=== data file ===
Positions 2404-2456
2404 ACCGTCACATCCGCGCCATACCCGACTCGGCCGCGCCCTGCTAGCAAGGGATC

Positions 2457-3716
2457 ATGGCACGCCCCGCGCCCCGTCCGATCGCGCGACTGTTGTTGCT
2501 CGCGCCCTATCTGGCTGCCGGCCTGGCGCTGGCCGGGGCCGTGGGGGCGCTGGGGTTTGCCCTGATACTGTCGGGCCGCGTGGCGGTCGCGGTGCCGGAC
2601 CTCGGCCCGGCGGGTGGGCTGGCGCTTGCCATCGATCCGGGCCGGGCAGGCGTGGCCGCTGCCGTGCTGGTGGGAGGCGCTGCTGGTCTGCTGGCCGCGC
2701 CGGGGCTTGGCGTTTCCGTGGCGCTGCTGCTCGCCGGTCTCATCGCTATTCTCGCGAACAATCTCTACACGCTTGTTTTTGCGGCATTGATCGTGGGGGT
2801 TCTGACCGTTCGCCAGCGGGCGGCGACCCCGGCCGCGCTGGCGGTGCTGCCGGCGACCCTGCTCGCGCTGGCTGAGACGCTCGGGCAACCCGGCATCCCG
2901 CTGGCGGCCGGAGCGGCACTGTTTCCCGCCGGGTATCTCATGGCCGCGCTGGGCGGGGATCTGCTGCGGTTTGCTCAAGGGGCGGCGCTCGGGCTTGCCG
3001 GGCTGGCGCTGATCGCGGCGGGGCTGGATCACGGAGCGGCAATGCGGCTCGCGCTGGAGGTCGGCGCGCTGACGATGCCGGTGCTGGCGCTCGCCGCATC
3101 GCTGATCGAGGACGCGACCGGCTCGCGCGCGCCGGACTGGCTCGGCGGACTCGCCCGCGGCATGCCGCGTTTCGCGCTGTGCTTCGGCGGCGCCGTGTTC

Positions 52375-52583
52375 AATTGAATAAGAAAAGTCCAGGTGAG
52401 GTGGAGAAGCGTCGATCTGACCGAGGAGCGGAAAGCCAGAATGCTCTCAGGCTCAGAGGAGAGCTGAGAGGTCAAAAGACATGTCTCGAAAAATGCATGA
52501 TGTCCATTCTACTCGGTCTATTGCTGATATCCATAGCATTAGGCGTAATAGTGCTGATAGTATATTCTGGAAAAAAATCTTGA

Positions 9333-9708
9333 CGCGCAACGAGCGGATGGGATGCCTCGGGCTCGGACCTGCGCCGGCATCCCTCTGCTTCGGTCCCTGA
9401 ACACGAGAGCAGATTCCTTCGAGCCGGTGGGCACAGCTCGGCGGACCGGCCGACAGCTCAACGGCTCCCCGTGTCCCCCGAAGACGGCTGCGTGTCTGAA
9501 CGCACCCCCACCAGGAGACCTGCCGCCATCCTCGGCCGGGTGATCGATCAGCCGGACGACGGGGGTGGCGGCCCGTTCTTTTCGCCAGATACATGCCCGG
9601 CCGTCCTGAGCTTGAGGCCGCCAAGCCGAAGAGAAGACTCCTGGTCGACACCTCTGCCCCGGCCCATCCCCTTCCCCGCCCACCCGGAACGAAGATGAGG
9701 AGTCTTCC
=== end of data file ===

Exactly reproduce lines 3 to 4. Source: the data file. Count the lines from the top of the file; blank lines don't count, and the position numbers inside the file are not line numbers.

Positions 2457-3716
2457 ATGGCACGCCCCGCGCCCCGTCCGATCGCGCGACTGTTGTTGCT